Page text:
Search results for: United Kingdom
Page 7/10 98 items
The present paper describes the efforts of a group of teacher educators in a university education department in UK used action research to examine their research situation, and what conclusions they reached. Four major themes were identified in the researchers' analysis: benefits from their collaboration; greater understanding of themselves as researchers; broadened research perspectives; and barriers to their own research and how they might be surmounted. All the researchers realized that collaborative action research helped them to see their situations more clearly and they felt stronger as a result.
Updated: Apr. 02, 2012
The purpose of this research is to explore the characteristics of university education department in the UK, which have achieved a high ranking in the UK government’s Research Assessment Exercise. The author aims to recast contemporary academia through the dystopian lens of a medieval feudal order.
Updated: Feb. 06, 2012
This study explored and reformulated definitions of classroom dialogue—in which teachers and students exchange, evaluate, and build on ideas—in the context of interactive whiteboard use. This article focuses on the collaborative theory-building process itself, whose aim was to exploit insights derived from research to stimulate and inform thinking, guide principled development of new classroom practices, and refine the theory. Three university researchers and three United Kingdom teachers, along with their students aged 10–14, took part in the research
Updated: Oct. 27, 2011
In this article, the authors analyze ways in which institutional heteronormativity operates in primary schools. The authors report results from their research in UK schools that culminated in a Participatory Action Research project in which practicing teachers explored possibilities for disrupting dominant discourses of sexuality and gender expression.
Updated: Apr. 26, 2011
Education Policy Convergence through the Open Method of Coordination: Theoretical Reflections and Implementation in ‘Old’ and ‘New’ National Contexts
The current article addresses two key questions about the convergence of education policies in the European Union (EU). The authors argue that the open method of coordination (OMC) brings to national policy making a particular set of ideas about education, such as an emphasis on the contribution of education to building competitive economies. Finally, the paper suggests – on the basis of a preliminary exploration of the implementation of education OMC measures in the United Kingdom and Slovenia – that education OMC policy ideas resonate to varying degrees in ‘old’ and ‘new’ member states.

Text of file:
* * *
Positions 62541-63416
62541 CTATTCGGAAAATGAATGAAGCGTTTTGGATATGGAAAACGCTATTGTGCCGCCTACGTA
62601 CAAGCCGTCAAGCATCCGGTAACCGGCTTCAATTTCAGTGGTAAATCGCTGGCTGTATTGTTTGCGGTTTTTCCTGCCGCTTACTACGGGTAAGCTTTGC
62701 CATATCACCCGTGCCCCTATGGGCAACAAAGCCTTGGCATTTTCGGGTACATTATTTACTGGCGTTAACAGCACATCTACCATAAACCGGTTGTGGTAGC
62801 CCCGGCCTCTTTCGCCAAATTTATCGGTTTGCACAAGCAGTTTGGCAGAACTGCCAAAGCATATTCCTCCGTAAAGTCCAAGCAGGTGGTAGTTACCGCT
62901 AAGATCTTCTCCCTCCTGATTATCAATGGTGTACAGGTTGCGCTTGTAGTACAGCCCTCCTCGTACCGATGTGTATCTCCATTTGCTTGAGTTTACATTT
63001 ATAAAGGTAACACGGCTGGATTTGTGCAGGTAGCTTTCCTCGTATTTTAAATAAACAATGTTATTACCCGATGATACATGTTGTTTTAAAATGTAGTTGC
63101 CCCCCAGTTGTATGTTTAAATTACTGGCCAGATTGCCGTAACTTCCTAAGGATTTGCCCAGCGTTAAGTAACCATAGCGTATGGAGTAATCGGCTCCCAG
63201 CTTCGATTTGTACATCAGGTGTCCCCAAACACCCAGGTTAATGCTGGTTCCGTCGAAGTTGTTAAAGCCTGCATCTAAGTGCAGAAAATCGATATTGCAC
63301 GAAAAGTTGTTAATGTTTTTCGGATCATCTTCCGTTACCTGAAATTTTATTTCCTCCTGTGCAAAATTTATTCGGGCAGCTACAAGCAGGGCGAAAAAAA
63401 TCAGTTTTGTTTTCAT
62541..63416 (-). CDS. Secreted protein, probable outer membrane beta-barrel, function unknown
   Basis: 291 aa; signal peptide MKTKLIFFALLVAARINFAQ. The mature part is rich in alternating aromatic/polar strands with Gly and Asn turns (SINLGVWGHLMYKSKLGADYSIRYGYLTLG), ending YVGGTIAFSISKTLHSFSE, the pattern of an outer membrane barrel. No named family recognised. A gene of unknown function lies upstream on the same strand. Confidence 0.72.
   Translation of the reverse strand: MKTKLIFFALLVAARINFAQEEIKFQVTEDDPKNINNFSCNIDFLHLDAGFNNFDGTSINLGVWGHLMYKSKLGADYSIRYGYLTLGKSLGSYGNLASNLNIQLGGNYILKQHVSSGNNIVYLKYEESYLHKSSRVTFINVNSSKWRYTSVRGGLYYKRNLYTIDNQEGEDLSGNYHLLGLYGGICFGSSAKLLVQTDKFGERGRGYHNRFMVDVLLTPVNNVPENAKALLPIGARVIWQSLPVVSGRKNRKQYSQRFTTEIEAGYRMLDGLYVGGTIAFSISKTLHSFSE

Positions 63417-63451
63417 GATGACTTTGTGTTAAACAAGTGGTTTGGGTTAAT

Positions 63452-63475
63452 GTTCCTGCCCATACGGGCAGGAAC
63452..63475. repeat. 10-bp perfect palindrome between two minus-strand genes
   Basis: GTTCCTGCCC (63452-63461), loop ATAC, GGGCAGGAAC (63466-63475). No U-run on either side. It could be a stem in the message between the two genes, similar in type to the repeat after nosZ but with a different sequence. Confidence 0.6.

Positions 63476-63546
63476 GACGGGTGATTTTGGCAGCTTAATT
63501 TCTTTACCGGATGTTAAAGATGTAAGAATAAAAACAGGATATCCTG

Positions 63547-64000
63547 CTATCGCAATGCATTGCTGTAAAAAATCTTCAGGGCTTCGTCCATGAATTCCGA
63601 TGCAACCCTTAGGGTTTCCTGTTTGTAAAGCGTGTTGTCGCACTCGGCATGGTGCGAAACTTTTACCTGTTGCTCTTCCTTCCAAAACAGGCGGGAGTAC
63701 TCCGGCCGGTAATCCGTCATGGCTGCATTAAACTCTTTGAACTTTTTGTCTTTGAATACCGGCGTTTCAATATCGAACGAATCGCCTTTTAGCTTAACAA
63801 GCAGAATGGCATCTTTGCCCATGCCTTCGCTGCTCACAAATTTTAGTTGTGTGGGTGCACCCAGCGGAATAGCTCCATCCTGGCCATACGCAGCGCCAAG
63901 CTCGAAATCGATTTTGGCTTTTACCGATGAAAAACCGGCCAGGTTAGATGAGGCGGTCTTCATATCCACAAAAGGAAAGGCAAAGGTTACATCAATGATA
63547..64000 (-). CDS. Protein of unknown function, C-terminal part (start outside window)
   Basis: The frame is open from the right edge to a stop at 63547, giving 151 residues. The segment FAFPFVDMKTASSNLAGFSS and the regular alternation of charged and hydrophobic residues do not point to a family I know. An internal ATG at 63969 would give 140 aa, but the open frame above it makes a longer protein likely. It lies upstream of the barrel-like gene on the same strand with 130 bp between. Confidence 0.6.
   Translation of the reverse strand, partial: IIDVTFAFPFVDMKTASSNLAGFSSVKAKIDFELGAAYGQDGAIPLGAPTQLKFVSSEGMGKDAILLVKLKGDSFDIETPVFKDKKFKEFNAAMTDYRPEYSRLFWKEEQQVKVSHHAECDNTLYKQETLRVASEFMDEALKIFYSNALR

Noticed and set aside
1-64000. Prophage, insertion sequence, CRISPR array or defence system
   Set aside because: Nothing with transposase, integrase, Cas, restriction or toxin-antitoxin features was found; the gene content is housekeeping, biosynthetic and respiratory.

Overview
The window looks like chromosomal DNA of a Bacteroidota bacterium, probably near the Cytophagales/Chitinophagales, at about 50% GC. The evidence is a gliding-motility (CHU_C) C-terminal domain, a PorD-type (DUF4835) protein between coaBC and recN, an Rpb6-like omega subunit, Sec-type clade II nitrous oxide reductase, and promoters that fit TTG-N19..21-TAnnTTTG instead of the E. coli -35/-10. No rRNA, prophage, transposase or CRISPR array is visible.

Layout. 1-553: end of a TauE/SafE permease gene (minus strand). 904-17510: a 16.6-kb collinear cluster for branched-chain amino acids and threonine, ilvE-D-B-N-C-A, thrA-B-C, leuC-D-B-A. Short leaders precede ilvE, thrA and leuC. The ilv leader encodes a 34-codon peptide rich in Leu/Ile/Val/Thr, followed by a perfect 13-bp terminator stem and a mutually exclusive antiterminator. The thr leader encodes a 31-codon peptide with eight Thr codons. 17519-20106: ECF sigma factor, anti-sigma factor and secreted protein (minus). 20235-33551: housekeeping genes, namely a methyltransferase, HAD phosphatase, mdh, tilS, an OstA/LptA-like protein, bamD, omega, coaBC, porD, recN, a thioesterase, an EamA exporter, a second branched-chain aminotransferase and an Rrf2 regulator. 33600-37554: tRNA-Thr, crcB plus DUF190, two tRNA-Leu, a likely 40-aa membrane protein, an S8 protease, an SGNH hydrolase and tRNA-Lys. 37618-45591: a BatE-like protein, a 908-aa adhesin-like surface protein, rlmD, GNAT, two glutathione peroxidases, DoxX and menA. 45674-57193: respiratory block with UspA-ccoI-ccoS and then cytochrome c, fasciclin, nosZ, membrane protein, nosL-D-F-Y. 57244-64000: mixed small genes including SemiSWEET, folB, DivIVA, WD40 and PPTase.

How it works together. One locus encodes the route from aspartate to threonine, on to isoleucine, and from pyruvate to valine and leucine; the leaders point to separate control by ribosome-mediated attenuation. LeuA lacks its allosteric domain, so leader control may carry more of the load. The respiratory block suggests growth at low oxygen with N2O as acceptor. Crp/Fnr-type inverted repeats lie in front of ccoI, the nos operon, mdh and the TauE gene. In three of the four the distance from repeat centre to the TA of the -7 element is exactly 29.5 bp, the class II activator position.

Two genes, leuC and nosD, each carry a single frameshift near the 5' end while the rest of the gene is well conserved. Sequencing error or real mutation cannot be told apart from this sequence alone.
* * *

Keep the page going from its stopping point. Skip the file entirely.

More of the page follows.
Updated: Jan. 25, 2011
This paper examines the educational potential of an arts-informed performance ethnography which comprises a series of stories, songs and poems. As a classroom action research project - a 'teaching experiment' – the authors gave three performances to undergraduate and postgraduate sport and health science, physiotherapy, and occupational therapy students at two universities in the United Kingdom. By considering student responses in relation to narrative theory, the authors explore how performance ethnography can contribute to learning, critical reflection and transformation among students more familiar with scientific approaches to research and teaching.
Updated: Jan. 23, 2011
Knowledge Construction and Personal Relationship: Insights About a UK University Mentoring and Coaching Service
The current article explores a mentoring and coaching service among UK university staff. For this purpose, the author interviewed 12 mentors/coaches and eight of their clients. The author examines the link between the construction of knowledge and personal relationship, considering the personal relationship both of mentor/coach with clients, and among mentors/coaches themselves. The author concludes by considering implications from the findings about mentoring and coaching.
Updated: Jan. 02, 2011
This article reports data from a 4-year longitudinal evaluation of a project from the United Kingdom. The project focused on outdoor activities as a vehicle for enhancing the personal and social development of disaffected youth. Specifically, the researchers examined the role played by volunteer learning mentors. The findings suggest the potential for mentors to function as informal educators in such youth programs. However, a lack of preparation and the considerable challenges faced in establishing and maintaining mentoring relationships with young people in schools can restrict their impact.
Updated: Jan. 02, 2011
The Allegiance and Experience of Student Literacy Teachers in the Post-Compulsory Education Context: Competing Communities of Practice
This article focuses on the relationship of the higher education (HE) (theoretical) component of the teaching qualification to the (practical) placement experience that student teachers undertake. This study approaches the data through the concept of 'community of practice' aiming to interrogate its usefulness as a theoretical idea that can illuminate the experience of student teachers. The participants are student teachers studying on a Post Graduate Certificate in Education, Post-Compulsory Education (PGCE PCE) for teachers of adult literacy course in the UK.
Updated: Sep. 19, 2010
This article consists of critical reflections on an inclusion story that the author wrote about his own practice as a local education authority educational psychologist in the United Kingdom. The aim is to shed light on the process of producing stories and possibly also on criteria for judging them.
Updated: Jun. 29, 2010